In response to questions from the opposition members in the Rajya Sabha on 10th April, Union Minister for Law & Justice, Ravi Shankar Prasad categorically stated that the Aadhaar Act passed in March 2016 and brought in force in September 2016 effectively supersedes the Supreme Court’s interim orders passed between 2013 and 2015. The Supreme Court orders, the latest of which was passed on 15thOctober, 2015, repeatedly restrained the Central and State Governments, in no uncertain terms, from making Aadhaar a mandatory precondition for any purpose whatsoever, until the constitutional challenge to project, pending before the Supreme Court since 2012, is decided one way or the other. In support of this stand, he stated that the Parliament is the sovereign body insofar as law making is concerned and that there has been a new law that has been passed which has not yet been stayed by any court and that the supreme court’s earlier orders may not operate as a stay on a validly made law i.e. the 2016 Aadhaar Act. He further stated that the 2015 orders of the Supreme Court were made in the context where there was no law regulating the project and with the passage of the Aadhaar Act, that defect stands removed and Court’s orders therefore are no longer necessary to be followed. This is the first time that we know that the government has taken such a stand in Parliament. It is interesting to note that this is at variance with Government’s earlier statements on the issues such as Prasad’s own statement on the issue, where he said the Government will approach the Supreme Court for vacating its orders and that of his junior Minister in the Information Technology Ministry when he implied that the Government was interpreting Section 7 of the Aadhaar act in consonance with the Supreme Court orders.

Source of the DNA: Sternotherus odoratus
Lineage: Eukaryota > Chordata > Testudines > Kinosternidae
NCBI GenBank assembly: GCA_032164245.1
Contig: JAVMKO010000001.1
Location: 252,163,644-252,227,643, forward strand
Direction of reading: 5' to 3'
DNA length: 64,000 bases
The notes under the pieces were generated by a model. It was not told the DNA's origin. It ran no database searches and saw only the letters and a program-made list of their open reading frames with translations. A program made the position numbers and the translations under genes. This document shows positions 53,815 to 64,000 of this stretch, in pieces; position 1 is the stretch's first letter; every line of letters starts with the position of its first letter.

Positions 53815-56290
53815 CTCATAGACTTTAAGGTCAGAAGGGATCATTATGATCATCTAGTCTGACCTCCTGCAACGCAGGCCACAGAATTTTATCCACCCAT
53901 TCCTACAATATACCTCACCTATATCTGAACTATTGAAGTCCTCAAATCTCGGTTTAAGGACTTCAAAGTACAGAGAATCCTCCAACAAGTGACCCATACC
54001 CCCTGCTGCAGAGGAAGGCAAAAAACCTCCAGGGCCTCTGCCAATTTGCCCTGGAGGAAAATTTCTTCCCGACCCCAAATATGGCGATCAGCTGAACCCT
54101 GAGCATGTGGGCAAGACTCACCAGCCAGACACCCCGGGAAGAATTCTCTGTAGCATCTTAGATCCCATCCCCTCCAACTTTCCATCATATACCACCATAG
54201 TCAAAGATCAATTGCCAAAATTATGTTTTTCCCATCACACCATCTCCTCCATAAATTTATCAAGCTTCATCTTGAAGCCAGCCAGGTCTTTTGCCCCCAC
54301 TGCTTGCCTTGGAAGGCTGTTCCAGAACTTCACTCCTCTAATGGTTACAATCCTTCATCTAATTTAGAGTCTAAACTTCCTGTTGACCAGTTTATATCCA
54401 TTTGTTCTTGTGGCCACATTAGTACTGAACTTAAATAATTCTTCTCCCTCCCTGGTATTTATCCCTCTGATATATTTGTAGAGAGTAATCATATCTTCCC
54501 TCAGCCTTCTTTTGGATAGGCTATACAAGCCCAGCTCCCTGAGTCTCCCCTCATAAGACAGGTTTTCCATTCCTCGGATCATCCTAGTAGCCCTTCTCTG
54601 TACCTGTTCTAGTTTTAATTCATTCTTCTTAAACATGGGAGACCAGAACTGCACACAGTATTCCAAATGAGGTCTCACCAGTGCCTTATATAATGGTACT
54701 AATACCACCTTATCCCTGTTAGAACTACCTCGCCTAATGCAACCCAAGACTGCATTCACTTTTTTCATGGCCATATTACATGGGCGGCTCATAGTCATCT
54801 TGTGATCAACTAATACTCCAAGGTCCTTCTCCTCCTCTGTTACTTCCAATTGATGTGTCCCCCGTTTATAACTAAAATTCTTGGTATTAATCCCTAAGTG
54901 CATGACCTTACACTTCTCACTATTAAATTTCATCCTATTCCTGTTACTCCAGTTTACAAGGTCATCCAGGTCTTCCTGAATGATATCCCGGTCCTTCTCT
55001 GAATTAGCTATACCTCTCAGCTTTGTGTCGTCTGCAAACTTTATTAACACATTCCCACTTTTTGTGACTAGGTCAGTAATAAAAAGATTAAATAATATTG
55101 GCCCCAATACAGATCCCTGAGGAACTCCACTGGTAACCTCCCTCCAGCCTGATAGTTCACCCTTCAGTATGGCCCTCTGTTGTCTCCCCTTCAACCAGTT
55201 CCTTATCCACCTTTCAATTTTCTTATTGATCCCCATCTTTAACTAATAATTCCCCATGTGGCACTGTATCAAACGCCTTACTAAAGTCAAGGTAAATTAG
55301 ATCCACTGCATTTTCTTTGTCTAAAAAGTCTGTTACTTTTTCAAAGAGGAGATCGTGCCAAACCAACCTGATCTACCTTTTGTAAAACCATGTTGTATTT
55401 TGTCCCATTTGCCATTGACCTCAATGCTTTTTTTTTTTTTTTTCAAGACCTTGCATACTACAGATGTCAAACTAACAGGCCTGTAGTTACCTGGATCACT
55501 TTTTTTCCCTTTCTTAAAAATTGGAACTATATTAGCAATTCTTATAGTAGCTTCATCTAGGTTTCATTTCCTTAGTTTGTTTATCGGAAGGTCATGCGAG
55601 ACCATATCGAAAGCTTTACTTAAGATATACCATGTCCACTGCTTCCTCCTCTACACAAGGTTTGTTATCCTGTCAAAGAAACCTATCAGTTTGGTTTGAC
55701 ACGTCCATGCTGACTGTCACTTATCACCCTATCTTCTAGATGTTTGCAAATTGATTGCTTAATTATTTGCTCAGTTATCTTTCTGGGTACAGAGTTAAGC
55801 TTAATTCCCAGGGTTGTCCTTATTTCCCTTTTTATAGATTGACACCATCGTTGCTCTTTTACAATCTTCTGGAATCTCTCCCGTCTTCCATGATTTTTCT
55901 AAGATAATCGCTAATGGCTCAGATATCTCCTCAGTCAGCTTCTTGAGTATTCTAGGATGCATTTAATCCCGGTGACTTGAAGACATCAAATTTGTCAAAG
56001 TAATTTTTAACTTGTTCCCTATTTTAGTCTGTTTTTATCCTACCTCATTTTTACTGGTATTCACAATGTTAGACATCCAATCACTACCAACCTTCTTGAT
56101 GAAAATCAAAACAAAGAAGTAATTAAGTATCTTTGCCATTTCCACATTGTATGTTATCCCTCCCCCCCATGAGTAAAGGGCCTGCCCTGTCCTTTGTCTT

In my humble but considered view, this stand by the Government is legally untenable and seems to be as a result of it appreciating the full import of neither the orders of the court, nor the express language of the Aadhaar Act.